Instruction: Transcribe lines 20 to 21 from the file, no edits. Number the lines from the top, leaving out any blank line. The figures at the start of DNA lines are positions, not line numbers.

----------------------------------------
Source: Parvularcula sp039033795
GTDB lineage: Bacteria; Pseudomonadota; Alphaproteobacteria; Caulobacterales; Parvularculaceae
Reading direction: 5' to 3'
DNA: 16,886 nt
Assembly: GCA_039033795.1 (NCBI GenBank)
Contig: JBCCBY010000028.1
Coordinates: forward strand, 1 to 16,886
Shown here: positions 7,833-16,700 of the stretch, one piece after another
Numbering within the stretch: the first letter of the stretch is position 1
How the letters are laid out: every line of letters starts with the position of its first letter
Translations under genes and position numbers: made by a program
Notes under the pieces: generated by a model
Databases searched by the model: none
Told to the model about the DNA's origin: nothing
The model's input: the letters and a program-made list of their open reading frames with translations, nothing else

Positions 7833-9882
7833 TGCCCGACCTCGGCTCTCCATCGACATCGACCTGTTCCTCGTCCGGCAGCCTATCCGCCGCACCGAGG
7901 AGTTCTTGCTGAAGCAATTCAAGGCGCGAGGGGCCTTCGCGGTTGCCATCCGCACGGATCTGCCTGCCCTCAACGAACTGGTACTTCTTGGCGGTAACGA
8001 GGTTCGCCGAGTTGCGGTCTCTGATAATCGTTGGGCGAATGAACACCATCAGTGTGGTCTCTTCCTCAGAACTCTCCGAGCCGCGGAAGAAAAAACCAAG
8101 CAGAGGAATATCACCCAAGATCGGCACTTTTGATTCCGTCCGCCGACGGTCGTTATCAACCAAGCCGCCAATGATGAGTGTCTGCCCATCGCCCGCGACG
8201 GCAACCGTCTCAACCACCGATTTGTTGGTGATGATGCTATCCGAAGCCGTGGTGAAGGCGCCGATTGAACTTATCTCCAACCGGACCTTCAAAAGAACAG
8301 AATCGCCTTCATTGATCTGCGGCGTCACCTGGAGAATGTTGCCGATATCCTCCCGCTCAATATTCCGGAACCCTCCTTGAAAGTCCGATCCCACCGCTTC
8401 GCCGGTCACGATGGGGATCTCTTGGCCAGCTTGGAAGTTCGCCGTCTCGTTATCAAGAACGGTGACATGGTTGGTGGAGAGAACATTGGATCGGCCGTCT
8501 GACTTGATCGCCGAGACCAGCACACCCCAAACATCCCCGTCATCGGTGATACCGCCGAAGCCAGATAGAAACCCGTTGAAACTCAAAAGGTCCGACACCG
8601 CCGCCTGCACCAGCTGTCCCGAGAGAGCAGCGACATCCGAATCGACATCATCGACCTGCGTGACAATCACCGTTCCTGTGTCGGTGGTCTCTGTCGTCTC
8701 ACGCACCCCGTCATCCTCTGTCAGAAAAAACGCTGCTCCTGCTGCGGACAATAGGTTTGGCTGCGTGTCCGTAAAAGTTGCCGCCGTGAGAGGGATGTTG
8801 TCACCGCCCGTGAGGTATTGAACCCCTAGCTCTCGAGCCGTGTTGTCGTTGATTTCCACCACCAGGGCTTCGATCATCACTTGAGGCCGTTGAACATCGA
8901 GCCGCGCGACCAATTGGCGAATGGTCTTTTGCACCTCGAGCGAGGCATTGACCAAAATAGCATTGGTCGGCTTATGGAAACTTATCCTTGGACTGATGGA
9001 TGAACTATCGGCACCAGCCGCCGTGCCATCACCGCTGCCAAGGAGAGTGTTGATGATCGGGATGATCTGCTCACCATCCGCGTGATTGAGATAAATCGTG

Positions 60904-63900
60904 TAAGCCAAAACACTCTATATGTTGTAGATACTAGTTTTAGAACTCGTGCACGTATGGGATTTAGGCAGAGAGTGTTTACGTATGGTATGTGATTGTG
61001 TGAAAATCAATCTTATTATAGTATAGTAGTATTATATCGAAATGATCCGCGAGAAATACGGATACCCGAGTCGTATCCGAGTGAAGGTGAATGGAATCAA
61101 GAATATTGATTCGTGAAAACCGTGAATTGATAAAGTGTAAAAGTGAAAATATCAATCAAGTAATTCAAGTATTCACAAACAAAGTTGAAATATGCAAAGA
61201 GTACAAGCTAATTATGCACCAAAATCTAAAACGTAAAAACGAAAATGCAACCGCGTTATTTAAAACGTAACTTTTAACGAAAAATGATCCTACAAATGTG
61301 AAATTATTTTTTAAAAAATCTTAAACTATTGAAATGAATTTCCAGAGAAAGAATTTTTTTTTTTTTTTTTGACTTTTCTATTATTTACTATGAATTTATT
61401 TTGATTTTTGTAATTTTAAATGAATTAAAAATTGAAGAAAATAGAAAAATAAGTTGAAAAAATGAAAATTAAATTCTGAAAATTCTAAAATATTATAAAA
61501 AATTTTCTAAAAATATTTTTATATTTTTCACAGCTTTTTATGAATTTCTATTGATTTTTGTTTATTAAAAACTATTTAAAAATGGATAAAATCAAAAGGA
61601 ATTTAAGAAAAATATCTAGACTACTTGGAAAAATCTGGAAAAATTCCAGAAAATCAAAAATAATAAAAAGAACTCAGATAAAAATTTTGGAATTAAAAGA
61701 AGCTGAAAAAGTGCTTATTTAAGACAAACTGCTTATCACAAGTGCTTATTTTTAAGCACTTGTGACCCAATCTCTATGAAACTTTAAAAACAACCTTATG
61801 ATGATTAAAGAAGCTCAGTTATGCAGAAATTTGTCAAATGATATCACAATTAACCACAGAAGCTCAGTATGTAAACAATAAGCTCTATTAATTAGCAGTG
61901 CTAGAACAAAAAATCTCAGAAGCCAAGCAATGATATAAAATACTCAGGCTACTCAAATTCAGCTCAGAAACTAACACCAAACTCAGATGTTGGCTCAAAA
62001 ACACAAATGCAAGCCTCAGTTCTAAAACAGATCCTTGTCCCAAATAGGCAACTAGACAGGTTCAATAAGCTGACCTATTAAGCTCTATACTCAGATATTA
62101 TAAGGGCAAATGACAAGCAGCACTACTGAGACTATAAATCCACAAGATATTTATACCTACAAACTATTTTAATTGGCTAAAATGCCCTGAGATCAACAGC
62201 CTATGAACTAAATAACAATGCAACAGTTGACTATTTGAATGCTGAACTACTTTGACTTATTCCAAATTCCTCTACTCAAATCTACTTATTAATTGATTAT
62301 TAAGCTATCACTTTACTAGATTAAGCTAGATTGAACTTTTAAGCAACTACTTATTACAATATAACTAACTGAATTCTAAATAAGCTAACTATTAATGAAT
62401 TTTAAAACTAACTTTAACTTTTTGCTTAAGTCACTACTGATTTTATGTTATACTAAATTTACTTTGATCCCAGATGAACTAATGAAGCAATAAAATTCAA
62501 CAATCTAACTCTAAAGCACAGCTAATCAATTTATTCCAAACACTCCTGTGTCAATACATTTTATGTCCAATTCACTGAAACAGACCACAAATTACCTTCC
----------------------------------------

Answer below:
8101 CAGAGGAATATCACCCAAGATCGGCACTTTTGATTCCGTCCGCCGACGGTCGTTATCAACCAAGCCGCCAATGATGAGTGTCTGCCCATCGCCCGCGACG
8201 GCAACCGTCTCAACCACCGATTTGTTGGTGATGATGCTATCCGAAGCCGTGGTGAAGGCGCCGATTGAACTTATCTCCAACCGGACCTTCAAAAGAACAG